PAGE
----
AIP Pumpkin Spice Latte Recipe
When you’re following autoimmune protocol, getting a pumpkin spice latte isn’t as easy as walking into your neighborhood coffee shop and placing an order. Between the dairy, the sugar, and any other additives crammed into the cup, sickly sweet store-bought lattes are off the table. However, all pumpkin spice lattes are not created equal. Our AIP pumpkin spice latte will put this fall favorite back in reach without all the inflammation-causing ingredients found in the original. So, if you find yourself craving that Starbucks latte, try this one instead. You just might be surprised with the results.
Five Fun Facts About Pumpkin and Pumpkin Spice
- The first recorded use of the word pumpkin occurs in the well-known fairy tale, Cinderella in the 17th century. Before that they were called pompions and gros melons.
- Jack-o-Lanterns were not originally made from pumpkins! In fact, there was a long history of carving turnips and large potatoes to ward off evil spirits in Ireland. It wasn’t until the tradition moved across the Atlantic to America that pumpkins became the produce of choice for carving.
- 80% of all pumpkins in the United States are picked and sold in October. That’s more than 800 million pumpkins!
- Pumpkins are actually a fruit and not a vegetable. They belong to the Cucurbitacae family which also includes cucumbers and melons.
- Many pumpkin spice flavored products don’t contain any pumpkin. Rather, the “pumpkin spice” refers to the spices which evoke the flavor of pumpkin pie.
Coffee and Autoimmune Protocol
Is coffee AIP-friendly?
Strictly speaking, it is not. It has two strikes against it. First, coffee in its natural state contains high levels of caffeine which is a no no for AIP. Coffee is also made from coffee beans. Beans are a type of seed and seeds should be avoided for autoimmune protocol.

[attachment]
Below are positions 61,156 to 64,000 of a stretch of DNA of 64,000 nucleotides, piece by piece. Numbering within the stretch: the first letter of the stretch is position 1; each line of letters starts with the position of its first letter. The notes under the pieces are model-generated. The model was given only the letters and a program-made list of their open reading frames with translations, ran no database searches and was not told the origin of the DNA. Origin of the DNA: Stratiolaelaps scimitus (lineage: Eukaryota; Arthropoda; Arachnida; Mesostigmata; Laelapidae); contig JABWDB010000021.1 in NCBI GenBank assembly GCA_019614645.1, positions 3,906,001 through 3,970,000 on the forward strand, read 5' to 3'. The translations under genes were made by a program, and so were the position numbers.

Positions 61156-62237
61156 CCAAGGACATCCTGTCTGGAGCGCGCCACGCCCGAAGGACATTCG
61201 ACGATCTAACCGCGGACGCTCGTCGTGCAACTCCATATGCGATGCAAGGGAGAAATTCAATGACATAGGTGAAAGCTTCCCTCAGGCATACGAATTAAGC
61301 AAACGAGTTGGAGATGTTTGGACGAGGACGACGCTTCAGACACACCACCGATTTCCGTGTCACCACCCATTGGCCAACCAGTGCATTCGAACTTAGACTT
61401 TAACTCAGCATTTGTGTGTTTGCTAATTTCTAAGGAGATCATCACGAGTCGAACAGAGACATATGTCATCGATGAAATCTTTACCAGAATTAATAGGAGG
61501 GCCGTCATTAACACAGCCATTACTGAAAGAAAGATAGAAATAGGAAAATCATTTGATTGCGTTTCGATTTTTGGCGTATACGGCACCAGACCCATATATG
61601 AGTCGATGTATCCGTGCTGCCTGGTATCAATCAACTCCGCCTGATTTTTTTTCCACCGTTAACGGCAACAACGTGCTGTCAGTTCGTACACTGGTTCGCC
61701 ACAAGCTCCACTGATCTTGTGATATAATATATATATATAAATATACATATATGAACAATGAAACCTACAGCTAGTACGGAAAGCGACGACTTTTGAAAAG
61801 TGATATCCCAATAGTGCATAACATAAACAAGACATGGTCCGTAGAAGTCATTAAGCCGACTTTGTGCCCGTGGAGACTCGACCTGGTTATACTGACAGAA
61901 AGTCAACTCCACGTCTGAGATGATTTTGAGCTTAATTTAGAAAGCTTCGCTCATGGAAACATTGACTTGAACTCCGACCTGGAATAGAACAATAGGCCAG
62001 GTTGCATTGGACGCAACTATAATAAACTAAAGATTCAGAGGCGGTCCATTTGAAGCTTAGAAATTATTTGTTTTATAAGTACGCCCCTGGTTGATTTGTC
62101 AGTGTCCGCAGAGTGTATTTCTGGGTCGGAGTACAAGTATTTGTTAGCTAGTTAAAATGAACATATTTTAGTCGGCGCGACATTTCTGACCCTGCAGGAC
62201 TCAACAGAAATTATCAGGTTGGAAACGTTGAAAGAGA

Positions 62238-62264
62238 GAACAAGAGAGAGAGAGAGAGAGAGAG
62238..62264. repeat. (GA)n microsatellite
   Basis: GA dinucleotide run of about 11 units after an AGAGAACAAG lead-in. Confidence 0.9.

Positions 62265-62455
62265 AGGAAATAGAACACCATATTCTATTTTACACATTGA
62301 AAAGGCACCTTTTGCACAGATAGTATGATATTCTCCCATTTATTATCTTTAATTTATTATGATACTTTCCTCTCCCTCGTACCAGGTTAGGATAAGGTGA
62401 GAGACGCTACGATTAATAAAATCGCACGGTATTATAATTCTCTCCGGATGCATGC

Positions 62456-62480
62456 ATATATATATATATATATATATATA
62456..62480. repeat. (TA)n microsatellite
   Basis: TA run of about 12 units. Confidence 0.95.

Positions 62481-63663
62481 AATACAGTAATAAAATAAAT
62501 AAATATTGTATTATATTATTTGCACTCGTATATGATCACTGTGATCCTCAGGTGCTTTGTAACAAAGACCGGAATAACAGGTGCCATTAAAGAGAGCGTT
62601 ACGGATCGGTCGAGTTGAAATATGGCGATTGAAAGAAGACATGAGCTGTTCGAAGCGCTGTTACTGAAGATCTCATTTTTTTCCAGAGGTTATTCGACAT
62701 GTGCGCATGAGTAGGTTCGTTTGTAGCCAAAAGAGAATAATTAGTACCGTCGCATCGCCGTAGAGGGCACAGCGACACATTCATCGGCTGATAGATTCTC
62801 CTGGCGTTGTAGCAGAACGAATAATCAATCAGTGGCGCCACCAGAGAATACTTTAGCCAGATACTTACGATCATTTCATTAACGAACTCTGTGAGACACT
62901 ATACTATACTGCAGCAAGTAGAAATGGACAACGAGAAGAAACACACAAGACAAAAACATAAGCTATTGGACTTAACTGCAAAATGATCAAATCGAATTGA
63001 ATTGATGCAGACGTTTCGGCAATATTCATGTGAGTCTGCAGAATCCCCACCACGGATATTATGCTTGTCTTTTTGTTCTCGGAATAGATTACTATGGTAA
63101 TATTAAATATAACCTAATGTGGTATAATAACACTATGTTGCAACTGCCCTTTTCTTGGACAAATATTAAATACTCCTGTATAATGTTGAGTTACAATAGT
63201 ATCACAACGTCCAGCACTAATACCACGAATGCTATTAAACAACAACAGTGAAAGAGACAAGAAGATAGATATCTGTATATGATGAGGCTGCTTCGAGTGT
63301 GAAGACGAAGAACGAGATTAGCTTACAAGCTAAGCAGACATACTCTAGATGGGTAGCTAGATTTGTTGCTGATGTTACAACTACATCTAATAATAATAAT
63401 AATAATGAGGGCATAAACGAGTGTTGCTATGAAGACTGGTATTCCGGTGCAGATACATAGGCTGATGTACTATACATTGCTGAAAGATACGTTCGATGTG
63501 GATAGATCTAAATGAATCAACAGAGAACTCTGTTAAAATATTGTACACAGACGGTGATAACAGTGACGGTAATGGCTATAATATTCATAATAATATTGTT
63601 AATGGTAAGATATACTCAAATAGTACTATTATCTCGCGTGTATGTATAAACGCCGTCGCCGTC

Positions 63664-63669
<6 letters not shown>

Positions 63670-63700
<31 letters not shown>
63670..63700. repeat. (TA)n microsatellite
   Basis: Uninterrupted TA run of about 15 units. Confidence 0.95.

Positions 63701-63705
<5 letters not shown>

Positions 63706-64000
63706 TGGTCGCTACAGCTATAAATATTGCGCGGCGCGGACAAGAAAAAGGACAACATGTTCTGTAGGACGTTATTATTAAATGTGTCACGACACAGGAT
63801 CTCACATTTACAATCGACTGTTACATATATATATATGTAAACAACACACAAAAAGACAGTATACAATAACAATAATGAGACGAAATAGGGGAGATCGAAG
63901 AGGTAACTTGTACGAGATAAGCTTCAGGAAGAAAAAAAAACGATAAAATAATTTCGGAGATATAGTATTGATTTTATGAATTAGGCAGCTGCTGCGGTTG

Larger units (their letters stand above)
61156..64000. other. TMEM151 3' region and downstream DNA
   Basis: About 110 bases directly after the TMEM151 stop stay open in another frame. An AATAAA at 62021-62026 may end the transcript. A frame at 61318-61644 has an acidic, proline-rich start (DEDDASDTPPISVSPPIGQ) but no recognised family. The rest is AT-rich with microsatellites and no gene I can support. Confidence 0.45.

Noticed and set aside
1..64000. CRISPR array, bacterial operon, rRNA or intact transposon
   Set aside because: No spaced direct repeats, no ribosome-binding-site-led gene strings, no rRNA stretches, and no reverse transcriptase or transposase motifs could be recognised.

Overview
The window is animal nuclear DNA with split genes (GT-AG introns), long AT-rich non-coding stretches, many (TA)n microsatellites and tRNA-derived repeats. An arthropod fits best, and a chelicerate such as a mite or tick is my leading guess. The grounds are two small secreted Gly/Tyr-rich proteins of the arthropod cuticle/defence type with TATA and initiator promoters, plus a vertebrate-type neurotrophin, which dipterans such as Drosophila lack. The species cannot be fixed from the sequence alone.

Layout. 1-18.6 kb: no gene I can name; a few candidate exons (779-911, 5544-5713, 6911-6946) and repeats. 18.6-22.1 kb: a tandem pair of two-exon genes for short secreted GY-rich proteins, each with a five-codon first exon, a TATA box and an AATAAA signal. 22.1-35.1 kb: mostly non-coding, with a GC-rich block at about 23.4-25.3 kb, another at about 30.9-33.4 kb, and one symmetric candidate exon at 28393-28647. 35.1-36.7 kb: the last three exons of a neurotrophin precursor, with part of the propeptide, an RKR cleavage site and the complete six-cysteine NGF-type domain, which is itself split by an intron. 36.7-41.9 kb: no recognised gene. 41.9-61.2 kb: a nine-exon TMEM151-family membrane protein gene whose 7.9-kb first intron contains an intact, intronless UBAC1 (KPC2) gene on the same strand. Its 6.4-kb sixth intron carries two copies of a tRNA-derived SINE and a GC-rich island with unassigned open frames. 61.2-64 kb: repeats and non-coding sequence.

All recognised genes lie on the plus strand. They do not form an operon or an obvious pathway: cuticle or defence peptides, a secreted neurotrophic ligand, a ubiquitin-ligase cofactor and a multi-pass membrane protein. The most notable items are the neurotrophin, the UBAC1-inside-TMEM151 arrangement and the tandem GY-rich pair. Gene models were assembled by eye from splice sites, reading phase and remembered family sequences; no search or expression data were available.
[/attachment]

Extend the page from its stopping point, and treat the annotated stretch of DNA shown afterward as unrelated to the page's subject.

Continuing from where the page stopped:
Luckily there are coffee alternatives, which are AIP-friendly.
The most common is made from roasted chicory root. Chicory is a plant in the dandelion family. Chicory coffee is believed to have originated in France during a coffee shortage and it was also widely used in New Orleans during the Civil War. Chicory root can be used on its own or mixed with other ingredients such as carob or dandelion root.
More AIP-Friendly Drink Recipes
If you’re getting board of drinking water, never fear. We have you covered with these drink recipes that taste great and won’t cause inflammation.
Nothing screams fall like enjoying a steaming cup of pumpkin latte.
For the AIP pumpkin spice
For the latte
- 1/4 cup (62 g) of pumpkin puree
- 1 teaspoon (1 g) of reserved pumpkin spice
- 2 teaspoons (10 ml) of honey, or more if you like it sweeter
- 1/3 cup (79 ml) of coconut milk
- 2 cups (480 ml) of brewed coffee
- sweet coconut cream*, to drizzle (optional)
- Prepare a small batch of pumpkin spice by combining the spices in a small bowl. Set aside.
- Add the pumpkin puree, honey, coconut milk, and pumpkin spice into a small pan. Cook for 1-2 minutes over low-moderate heat, stirring well to cook the spices out and combine the mixture.
- In the meantime, prepare your coffee as you normally would have it.
- Divide the pumpkin mixture between the two cups of coffee and drizzle with a little sweet coconut cream.* Sprinkle over more pumpkin spice and enjoy!
- To prepare sweet coconut cream, scoop the solidified cream from a tin of coconut milk that has been kept in the fridge. Heat slightly in a small pan and add a little honey. Pour into a bowl and return to the fridge for at least 20 minutes to thicken up again.
- Nutritional value does not include sweet coconut cream.
- All nutritional data are estimated and based on per serving amounts.
- Calories: 100
- Sugar: 5 g
- Fat: 7 g
- Carbohydrates: 8 g
- Fiber: 2 g
- Protein: 1 g